From the very beginning, God set up leaders on earth. We see in Genesis 1, God instructed Adam to rule over the fish in the sea, the birds in the air, and the livestock that moves on the ground. Much later in the Old Testament, God called out prophets, judges, kings, and priests to lead His people. Each of these leaders, although different in many ways, had one main thing in common. Their job was to follow God. An interesting pattern can be seen when they trusted and obeyed God—the people under their leadership prospered.
Obedience is trusting those who lead you by doing what you’re asked to do. God asks us to trust Him by giving us specific things to do to accomplish His work around us. He may even ask us to do something that seems too hard or too uncomfortable. But we can choose to trust that He’ll work out the details and take care of our needs. Then it’s easier for us to choose to obey and act on what we know, because we trust our ultimate Leader.
The monthly memory verse is: “Obey your leaders. Put yourselves under their authority.” (Hebrews 13:17, NIrV) Often, it’s hardest to obey when God asks us to trust another person that He has chosen to lead us. But, as long as their instructions line up with God’s commands, do what they ask of us.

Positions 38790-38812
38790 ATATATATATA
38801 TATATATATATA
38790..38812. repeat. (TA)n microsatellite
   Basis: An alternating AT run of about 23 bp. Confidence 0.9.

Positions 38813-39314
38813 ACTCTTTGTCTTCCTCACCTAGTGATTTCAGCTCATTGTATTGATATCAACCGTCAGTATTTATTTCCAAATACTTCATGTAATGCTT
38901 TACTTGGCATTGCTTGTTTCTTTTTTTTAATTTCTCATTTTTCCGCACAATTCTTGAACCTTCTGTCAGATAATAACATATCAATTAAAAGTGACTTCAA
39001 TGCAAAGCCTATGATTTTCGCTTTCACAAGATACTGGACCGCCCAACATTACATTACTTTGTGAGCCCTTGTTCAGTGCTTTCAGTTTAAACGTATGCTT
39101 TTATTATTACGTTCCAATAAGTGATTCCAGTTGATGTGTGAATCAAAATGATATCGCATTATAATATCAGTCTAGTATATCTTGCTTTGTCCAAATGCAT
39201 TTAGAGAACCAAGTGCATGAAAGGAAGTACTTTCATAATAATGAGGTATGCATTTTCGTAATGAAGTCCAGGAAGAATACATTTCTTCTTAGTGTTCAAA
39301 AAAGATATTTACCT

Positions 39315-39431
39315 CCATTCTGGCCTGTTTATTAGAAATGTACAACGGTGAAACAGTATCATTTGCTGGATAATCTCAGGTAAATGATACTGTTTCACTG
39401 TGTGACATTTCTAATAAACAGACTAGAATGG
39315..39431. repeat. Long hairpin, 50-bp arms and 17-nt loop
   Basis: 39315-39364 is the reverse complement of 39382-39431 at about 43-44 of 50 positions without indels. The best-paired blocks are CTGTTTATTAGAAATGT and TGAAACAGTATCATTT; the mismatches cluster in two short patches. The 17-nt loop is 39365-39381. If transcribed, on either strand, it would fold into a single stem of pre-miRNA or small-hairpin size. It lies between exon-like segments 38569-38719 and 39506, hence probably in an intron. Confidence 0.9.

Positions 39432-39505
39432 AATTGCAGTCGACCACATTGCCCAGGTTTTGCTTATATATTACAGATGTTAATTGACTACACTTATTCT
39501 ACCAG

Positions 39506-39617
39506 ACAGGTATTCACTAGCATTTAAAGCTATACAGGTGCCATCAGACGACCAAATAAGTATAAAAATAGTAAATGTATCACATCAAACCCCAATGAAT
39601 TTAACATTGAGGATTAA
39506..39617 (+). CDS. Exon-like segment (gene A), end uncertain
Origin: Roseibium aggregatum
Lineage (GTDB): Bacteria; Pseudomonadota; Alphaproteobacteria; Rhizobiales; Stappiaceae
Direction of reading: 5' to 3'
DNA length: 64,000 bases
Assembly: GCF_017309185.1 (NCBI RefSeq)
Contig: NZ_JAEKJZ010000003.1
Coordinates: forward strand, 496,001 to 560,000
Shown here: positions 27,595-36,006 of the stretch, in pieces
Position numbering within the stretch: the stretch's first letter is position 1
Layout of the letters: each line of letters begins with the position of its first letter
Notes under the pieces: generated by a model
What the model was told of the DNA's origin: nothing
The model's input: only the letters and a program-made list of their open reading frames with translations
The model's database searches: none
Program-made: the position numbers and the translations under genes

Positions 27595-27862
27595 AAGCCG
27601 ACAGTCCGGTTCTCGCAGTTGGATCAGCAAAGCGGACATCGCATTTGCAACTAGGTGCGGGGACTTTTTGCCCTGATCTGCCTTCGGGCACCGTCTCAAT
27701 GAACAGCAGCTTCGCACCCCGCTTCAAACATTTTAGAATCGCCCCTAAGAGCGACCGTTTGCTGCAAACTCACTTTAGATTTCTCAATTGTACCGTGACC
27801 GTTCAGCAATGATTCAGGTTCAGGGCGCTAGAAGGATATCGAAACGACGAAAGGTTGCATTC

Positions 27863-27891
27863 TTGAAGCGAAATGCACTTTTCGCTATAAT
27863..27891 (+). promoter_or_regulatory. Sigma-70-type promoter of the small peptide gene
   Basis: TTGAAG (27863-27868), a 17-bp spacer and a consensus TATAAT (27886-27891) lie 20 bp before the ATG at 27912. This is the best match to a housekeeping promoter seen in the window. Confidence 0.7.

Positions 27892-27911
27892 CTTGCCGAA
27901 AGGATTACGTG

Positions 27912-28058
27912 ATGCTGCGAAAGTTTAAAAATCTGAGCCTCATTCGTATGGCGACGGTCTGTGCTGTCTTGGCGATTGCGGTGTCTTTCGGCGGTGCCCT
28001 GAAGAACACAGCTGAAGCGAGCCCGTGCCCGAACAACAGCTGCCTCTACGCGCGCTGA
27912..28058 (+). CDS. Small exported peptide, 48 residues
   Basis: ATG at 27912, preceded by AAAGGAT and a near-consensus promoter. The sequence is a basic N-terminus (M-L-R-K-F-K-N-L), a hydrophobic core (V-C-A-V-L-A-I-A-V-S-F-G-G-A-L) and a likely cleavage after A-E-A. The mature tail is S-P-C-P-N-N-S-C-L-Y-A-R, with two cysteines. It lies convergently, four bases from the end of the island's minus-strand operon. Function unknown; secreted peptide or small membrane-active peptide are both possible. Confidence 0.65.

In Week One’s Bible story, God places Adam and Eve in the garden of Eden with just one command (Genesis 1, 2, 3:1-24). When they make their own plan and disobey God, it has profound and lasting affects. Our Bottom Line is: I should trust and obey even when I think my way is better. Our leaders see the bigger picture and understand the greater consequences.
In Week Two’s Bible story, Noah had a history of trusting God, and continued to obey God to the smallest detail while building the ark (Genesis 6–8). Even when everyone else disobeyed, Noah followed God. Our Bottom Line is: I should trust and obey even when others don’t. Developing a pattern of obedience might prepare us for trusting God in a moment when the stakes are even higher.
In Week Three’s Bible story, God makes a big promise to Abraham, and then asks Abraham to move to a new place (Genesis 12:1-5; 13:2-18; 15:1-6). Abraham doesn’t know where or how God will keep His promises. But he trusts God. Our Bottom Line is: I should trust and obey even if I don’t know how it will all work out. We always know we can trust God, so we can confidently obey.
In Week Four’s Bible story, God asks Abraham to do something shocking (Genesis 15, 18, 21, 22). When Abraham is willing to obey and sacrifice what he loves, he demonstrates his unwavering trust in God to keep His promises. Our Bottom Line is: I should trust and obey even if it costs me something. We can trust that God wants what’s best for us.
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By Jessica McKee ©2013 The reThink Group. All rights reserved. www.ThinkOrange.com *Used by permission.